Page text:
Pre-order War of the Spark Now!

November 24, 2015

Image Credit:

Revisting the “Rofellos Rule”

Welcome back everyone! This week we’ll be looking back into the format’s history and seeing a proposed way to resolve the issue of aggressively costed commanders, nominally the Rofellos Rule. Named after Rofellos, Llanowar Emissary, the rule was implemented by the Rules Committee in their playgroup to avoid early blowouts. Essentially, it’s stated as follows:

“When you cast your commander, if it costs less than six mana, it costs six mana. Any additional time you cast your commander from the Command Zone, it costs an additional two mana.”

Interestingly, while this might appear to solve the issue of some decks being too aggressive out of the gate, what it might instead do is cause its eponymous commander to just turn into a one-shot kill engine. Consider the following scenario: You are piloting Rofellos and know that you cannot cast him until turn six. You spend the early game aggressively ramping into more mana. How many forests can you expect to get on turn six? Close to ten or twelve isn’t an exaggeration. If you get the “broken” turn one of Forest, Mana Crypt and Cultivate, you have four mana already, including two forests and the Crypt. If you follow that up on turn two with Forest, Skyshroud Claim, you’re at seven mana including five forests and one Mana Crypt. You should easily be able to reach upwards of ten to twelve mana by turn six, as well as finding a haste outlet for Rofellos. At that point, you are just entwining your Tooth and Nail into Craterhoof Behemoth and Avenger of Zendikar and winning. So…why even think about bringing up the rule? Let’s find out.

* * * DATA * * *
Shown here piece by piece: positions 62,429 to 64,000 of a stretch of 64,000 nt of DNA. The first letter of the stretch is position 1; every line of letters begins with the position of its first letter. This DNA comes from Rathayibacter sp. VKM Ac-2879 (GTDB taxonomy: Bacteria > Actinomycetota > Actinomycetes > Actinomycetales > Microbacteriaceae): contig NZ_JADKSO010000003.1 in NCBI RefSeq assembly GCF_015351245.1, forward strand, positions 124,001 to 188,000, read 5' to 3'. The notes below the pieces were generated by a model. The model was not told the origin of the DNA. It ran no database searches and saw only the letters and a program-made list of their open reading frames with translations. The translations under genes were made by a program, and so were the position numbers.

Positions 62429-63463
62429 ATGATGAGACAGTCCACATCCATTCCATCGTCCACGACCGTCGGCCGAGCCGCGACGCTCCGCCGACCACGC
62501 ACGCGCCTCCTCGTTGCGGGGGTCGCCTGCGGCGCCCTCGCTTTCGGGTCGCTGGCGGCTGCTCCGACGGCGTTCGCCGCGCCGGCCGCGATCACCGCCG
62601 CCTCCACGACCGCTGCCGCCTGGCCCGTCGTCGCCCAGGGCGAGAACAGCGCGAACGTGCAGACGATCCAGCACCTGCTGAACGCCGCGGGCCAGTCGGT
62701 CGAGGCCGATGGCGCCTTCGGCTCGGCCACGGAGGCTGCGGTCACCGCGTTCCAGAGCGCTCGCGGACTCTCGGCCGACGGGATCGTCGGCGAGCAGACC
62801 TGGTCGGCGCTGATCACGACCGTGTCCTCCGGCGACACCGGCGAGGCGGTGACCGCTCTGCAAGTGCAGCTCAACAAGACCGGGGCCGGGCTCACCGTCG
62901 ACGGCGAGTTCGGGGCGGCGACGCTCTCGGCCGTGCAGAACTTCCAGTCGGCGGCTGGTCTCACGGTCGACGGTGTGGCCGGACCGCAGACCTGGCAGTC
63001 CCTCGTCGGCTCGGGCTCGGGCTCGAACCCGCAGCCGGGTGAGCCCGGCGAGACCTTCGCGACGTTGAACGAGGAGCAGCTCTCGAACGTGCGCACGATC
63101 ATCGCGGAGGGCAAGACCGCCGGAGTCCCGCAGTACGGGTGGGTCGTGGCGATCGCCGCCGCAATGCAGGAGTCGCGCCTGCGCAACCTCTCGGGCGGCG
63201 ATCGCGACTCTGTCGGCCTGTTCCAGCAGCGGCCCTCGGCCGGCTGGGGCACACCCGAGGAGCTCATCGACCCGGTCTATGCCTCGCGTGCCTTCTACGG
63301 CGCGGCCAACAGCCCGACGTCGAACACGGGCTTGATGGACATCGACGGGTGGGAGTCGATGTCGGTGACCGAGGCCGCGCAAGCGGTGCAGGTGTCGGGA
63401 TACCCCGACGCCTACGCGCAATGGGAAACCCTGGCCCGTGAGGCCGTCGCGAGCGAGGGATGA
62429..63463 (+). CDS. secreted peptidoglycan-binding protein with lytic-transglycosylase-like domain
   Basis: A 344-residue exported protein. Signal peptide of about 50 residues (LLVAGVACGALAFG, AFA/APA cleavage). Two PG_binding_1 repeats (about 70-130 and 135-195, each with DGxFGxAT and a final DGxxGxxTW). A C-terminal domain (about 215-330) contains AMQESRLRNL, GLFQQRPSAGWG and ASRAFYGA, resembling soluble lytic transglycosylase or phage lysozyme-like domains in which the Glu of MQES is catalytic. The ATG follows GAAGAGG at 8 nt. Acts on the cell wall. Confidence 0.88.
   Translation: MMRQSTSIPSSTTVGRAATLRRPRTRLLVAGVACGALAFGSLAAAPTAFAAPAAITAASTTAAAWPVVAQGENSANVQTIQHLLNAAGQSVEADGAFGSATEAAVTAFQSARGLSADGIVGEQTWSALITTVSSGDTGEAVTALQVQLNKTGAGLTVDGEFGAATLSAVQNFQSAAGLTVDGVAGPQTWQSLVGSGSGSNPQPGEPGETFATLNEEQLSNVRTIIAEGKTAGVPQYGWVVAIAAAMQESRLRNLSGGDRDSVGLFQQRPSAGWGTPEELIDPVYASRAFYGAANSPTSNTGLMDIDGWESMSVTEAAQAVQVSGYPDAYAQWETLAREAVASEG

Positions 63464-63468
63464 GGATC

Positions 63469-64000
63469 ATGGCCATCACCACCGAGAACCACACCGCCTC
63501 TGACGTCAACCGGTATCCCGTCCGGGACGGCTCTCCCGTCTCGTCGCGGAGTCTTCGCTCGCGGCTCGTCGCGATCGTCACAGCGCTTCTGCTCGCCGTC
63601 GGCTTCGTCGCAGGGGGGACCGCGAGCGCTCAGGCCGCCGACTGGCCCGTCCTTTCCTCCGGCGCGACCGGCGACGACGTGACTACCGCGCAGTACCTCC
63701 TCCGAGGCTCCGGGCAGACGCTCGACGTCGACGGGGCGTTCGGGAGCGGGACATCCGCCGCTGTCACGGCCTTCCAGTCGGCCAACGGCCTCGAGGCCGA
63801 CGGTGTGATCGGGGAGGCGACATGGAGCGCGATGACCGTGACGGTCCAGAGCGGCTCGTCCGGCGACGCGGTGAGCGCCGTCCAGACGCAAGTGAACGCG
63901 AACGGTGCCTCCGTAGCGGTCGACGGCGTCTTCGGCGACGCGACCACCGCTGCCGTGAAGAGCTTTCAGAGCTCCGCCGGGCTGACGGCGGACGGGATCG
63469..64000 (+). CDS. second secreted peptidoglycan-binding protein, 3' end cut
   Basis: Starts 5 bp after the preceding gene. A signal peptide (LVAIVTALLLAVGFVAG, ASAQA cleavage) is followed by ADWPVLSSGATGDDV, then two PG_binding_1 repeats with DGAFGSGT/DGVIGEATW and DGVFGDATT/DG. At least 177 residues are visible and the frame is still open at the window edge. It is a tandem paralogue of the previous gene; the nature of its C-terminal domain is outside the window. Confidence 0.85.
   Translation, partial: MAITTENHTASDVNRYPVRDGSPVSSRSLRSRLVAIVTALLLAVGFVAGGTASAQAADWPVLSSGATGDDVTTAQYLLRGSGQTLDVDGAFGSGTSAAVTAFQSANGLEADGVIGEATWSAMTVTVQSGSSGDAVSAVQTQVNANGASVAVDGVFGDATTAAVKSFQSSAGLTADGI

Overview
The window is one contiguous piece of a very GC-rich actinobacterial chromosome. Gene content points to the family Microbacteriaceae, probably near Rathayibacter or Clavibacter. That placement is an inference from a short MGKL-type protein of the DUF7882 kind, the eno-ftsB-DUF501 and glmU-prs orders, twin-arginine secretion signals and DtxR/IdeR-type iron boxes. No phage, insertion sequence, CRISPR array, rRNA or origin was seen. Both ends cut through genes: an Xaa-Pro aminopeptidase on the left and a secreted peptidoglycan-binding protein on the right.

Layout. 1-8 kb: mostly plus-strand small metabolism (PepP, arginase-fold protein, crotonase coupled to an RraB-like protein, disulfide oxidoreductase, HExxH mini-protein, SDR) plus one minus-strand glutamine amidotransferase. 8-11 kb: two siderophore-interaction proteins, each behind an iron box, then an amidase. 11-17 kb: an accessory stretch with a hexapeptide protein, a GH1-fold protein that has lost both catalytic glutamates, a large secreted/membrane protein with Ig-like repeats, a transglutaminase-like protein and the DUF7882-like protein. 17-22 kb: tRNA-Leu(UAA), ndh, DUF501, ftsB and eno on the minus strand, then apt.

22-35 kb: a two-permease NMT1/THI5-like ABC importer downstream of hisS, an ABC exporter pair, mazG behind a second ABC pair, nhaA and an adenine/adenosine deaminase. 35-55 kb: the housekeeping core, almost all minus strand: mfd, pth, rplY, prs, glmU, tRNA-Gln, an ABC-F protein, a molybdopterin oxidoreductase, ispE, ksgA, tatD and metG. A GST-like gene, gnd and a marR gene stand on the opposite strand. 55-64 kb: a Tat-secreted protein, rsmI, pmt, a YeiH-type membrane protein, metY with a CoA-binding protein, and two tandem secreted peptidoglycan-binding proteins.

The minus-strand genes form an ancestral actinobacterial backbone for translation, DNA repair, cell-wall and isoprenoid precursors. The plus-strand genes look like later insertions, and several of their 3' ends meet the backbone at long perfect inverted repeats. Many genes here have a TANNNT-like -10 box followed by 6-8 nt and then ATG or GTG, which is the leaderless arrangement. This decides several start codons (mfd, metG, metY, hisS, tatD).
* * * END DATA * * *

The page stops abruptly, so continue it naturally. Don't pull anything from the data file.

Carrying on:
Contextualizing the Rofellos Rule:

When the group of judges and friends that would later become the Rules Committee started out with the format’s initial iteration, a structure was needed. Initially you had to use one of the Legends elder dragons (such as Chromium) and build around it. Some took to the task of making it “truly” highlander by not having matching basic lands while others stuffed cards they had on hand in the hopes of making the decks work. The casting cost limitation wasn’t baked in, but it’s easy to see that some legendaries would prove too rapid for the format, so doing this would house rule some brakes onto the format.

It makes sense for Rofellos to get the treatment, as he’s been on and off the banned list forever while not adding a whole lot to the format other than MOAR MANAZ (Not that there’s anything wrong with that). It might have been an interesting rule inversion, however, if they had instead obviated the Commander text “if your commander had an excessively high cost” , thus rewarding players that might want to try out wacky plays and flagships. That being said, whom would the “Rofellos Rule” benefit and who would it imperil? Let’s take a look at some of our more popular command zone inhabitants…

At the lower end of the curve…